Rap as Turkish Youth Culture

Around the world, today’s youth culture seems centred around the phenomenon known as Hip-hop.

As explained by National Geographic‘s Tom Pryor: “hip-hop culture has [currently] metastasized from its urban American roots into the global juggernaut it is today, [and]  that’s largely thanks to the insistent, irresistible appeal of rap.”

Nowadays, artists rap in English, in French, in Filipino, in any possible language, including Turkish. And last Friday, 6 September 2019, the Turkish public was exposed to a veritable rap attack targeting the nation’s youth (in the form of the rapper Ezhels song/clip ‘Olay,’ released on YouTube), a musical assault on the status quo with the potential to rival the Friday Prayer (a weekly event that embodies and reinforces the status quo with governemnt-approved sermons).  Ezhel’s  ‘Olay’ is a musical release that caused a real storm in a tea cup (or maybe not) across Turkey’s computers and virtual landscapes. The Turkish writer and music critic Barış Akpolat queries whether the day will go down in history as the day a “revolution in Turkish Rap music” occurred . . . On Twitter, the University of California, Santa Cruz-PhD Candidate Kenan Sharpe stated that the “newest song by #Ezhel & crew is out. This bold music video features news clips/footage from the last 10-ish years of traumatic events in Turkish/world history. However you read the use of these images from our collective past, this video is certain to stir up discussion” (11:19 pm, 5 Sep 2019). The clip accompanying Ezhel’s track ‘Olay’ shows a wide variety of scenes of social unrest and protests in Turkey and across the wider world – visuals of the Ankara Massacre (10 October 2015), as well as of the 2013 Gezi protests and 2016‘s Coup-that-was-no-Coup, and many other instances of national and international outrage and unrest. Watch:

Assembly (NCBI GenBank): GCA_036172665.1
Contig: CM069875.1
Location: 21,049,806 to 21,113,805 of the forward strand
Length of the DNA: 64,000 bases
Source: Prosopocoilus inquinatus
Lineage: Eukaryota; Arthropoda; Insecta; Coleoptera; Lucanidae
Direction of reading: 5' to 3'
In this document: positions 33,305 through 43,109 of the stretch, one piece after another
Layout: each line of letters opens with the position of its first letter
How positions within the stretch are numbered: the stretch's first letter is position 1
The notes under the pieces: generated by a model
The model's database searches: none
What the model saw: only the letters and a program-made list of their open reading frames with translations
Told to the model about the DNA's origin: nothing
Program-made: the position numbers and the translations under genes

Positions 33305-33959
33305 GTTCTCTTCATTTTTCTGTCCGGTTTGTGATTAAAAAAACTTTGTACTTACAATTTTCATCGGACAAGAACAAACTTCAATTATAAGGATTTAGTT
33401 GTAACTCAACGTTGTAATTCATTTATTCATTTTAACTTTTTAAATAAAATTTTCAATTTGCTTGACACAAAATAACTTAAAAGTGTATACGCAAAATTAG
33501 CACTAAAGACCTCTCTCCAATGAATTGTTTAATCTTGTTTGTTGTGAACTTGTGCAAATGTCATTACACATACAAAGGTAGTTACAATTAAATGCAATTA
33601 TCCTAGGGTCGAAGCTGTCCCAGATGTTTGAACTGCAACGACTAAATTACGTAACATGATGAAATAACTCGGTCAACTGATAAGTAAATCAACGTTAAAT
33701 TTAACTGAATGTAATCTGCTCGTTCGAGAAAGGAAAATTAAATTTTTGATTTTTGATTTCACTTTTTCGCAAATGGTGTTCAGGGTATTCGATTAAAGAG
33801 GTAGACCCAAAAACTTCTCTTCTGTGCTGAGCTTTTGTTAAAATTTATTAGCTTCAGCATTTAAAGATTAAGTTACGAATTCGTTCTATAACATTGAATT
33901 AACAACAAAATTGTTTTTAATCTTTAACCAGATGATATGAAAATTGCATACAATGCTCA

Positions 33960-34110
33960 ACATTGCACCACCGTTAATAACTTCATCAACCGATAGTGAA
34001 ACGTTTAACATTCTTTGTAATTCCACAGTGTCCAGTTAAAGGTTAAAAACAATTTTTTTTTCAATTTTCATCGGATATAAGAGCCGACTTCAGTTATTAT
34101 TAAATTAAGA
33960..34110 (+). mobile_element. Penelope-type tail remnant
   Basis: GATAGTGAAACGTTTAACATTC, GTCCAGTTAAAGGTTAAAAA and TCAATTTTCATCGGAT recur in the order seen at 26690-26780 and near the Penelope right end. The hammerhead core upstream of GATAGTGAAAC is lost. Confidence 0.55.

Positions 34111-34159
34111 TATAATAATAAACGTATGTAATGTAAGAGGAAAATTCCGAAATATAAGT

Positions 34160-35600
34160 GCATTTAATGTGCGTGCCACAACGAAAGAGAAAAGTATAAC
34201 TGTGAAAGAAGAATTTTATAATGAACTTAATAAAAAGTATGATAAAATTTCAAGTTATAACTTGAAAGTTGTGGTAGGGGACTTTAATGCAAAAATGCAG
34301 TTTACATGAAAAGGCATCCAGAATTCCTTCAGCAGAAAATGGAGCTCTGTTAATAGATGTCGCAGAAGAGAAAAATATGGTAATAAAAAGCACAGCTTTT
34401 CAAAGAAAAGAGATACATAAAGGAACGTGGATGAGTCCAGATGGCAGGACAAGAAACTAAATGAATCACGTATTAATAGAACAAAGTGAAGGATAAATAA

In fact, the previous day (Thursday, 5 September 2019), a collective of 17 Turkish rappers, under the wing of Şanışer, “one of the best rappers of the last years,” according to the ekşi sözlük user breuer, had released their own rap attack: “Rapper #Şanışer is causing a sensation in #Turkey with an epic video, #Susamam – “I can’t stay silent” – featuring more than a dozen other artists decrying injustices, environmental destruction, violence against women, inhumanity, and apolitical inaction,” as tweeted by the Istanbul-based journalist Jennifer Hattam (10:47 am. 6 Sep 2019). This nearly 15-minute epic rapfest includes a grand variety of words dealing with things and situations that are going wrong in the New Turkey. For instance, the female rapper Deniz Tekin deals with the issue of violence against women and sexual harassment, while Şanışer himself tackles the issue of street animals and animal rights, while others deal with topics like nature, the rule of law and justice (or the lack thereof in the country), education … All in all, #Susamam purports to be a real critique of the state of affairs in AKP-led Turkey, though never explicitly and definitely not openly referring to anything or anyone specific. And, as pointed out by Akpolat, conspicuous in its absence are LGBTİ (Lesbian, Gay, Bisexual, Transgender/Transsexual and Intersexed) concerns and matters – asking rightfully, “[w]hich non-homosexual rapper could do justice to this topic with his/her words?” Watch: